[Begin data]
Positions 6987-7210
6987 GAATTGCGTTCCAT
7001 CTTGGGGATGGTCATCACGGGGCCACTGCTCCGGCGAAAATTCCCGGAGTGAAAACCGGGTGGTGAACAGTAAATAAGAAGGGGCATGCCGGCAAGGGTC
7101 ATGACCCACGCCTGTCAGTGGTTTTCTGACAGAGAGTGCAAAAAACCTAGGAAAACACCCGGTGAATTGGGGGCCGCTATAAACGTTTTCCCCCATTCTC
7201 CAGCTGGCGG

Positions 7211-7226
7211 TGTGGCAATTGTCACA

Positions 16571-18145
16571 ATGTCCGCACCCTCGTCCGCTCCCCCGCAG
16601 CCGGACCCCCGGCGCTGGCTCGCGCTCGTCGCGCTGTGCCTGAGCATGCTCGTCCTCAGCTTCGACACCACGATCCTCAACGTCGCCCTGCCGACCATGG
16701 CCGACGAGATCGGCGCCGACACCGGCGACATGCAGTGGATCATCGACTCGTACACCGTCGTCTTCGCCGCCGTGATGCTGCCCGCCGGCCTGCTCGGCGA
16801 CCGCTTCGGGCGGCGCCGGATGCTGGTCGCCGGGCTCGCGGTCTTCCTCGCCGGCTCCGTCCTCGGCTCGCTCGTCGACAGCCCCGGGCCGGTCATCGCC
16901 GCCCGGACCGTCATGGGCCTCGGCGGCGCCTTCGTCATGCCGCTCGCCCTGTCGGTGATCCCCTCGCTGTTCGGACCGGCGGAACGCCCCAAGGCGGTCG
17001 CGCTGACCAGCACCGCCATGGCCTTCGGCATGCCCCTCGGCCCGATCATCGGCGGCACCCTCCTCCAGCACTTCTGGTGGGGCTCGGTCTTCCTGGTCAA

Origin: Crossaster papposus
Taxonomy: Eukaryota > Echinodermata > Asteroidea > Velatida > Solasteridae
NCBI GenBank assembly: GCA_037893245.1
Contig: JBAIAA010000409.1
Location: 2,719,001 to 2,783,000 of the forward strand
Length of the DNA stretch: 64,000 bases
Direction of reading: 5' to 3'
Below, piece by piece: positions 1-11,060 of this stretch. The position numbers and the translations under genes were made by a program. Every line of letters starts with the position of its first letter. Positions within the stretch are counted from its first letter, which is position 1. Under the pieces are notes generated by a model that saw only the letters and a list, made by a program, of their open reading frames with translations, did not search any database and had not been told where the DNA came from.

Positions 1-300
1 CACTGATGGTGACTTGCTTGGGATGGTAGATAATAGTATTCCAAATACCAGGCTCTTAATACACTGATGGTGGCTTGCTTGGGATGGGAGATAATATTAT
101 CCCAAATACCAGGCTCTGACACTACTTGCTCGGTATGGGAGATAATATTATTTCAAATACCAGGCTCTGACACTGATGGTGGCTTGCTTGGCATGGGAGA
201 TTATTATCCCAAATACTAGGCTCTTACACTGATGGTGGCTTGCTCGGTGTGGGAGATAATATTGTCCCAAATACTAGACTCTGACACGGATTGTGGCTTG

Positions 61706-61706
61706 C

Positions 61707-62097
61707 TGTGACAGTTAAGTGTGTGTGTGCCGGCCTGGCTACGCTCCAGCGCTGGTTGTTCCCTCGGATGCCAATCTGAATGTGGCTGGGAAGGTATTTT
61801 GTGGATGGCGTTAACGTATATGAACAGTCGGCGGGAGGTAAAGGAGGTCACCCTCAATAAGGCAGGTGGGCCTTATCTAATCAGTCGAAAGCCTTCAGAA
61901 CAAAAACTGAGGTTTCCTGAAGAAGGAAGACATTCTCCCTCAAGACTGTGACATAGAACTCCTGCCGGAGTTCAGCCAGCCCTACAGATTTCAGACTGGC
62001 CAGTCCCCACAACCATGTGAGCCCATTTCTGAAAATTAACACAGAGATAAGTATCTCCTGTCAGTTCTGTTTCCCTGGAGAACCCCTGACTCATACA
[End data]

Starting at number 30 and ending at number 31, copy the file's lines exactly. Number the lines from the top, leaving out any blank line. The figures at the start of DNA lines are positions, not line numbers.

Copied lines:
61707 TGTGACAGTTAAGTGTGTGTGTGCCGGCCTGGCTACGCTCCAGCGCTGGTTGTTCCCTCGGATGCCAATCTGAATGTGGCTGGGAAGGTATTTT
61801 GTGGATGGCGTTAACGTATATGAACAGTCGGCGGGAGGTAAAGGAGGTCACCCTCAATAAGGCAGGTGGGCCTTATCTAATCAGTCGAAAGCCTTCAGAA